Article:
One of the ongoing concerns among L&D leaders is how to deliver better results, faster, and at the same time increase the effectiveness of their organizations within the larger enterprise. One path to these results is Agile, a development and project management discipline.

In a recent interview, Megan Torrance offered her insights into the reasons that Agile has been so successful.

Agile, ADDIE, and business practice

BB: I'd like to begin by asking about how Agile methods can apply in an L&D environment, and why we should care about doing this.

MT: ADDIE doesn't work for us the way it's designed. ADDIE’s premise is that if we do all of the analysis, and all of the design work, and all of the thinking through all of the possibilities up front, we should be able to develop and implement without having to worry about too much change because we thought about everything up front. ADDIE was originally designed to manage our risk that way.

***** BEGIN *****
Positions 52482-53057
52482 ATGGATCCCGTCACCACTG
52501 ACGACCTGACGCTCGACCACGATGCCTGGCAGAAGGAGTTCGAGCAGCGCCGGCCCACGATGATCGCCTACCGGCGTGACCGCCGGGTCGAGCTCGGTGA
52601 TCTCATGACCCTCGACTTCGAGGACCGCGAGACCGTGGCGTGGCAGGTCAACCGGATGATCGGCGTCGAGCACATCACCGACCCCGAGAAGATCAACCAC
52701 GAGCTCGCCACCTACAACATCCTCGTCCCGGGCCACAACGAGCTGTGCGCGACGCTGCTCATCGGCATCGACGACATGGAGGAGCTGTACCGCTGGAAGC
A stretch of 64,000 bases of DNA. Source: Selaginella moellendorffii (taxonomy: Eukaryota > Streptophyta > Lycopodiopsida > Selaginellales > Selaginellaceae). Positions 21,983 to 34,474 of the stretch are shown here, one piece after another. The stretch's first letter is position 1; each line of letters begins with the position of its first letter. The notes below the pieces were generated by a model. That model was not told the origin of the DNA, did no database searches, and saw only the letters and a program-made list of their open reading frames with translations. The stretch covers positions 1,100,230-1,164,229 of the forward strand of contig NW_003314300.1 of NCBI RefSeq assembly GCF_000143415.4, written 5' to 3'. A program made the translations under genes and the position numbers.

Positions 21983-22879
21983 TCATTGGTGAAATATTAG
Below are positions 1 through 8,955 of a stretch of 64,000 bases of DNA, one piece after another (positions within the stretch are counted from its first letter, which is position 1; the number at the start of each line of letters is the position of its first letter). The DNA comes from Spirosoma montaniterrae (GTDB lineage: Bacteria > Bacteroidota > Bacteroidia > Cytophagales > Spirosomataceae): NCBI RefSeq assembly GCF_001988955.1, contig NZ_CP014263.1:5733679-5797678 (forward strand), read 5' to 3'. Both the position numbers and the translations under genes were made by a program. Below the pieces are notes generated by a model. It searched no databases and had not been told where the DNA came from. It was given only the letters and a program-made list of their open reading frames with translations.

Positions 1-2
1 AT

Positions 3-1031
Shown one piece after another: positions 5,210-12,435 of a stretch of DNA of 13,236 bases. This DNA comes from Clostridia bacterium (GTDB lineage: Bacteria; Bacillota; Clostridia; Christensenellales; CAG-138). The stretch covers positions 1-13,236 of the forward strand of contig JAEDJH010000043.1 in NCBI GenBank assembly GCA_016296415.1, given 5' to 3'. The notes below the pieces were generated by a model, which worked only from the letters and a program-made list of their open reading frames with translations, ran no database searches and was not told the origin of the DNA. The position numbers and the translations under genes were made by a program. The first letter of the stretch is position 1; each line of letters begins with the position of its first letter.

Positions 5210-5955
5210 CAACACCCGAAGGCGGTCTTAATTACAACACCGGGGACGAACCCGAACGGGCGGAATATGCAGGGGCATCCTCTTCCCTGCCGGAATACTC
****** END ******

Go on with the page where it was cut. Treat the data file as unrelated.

The problem is that our projects, like any projects that are interesting or strategic in nature, tend to change over time, and they change for very good reasons. The underlying business need changes and we find out that something is different than we thought it was going to be, or our priorities or budgets or something else changes. So our project needs tend to change along with the things that we can't have thought through at the beginning of the project. An Agile team has a built in set of rhythms by which they are regularly connecting back to the business sponsor.

This is why we should care about Agile. Agile is based on a design thinking approach, an effective way of designing and building projects. That’s what instructional design tends to be about in eLearning or digital learning solutions. Agile is designed to incorporate change and testing every step of the way. It builds in not only the acceptance of change, but also the expectation of change. One of the big things L&D teams sometimes suffer from is a frustration that their organization constantly changes its mind. ADDIE makes it hard to develop training, and keep it on budget, and keep it on time, and to make changes as often as we must make them. When the business is changing all the time, the underlying project is changing and I think it’s the ADDIE mindset that gets us in trouble.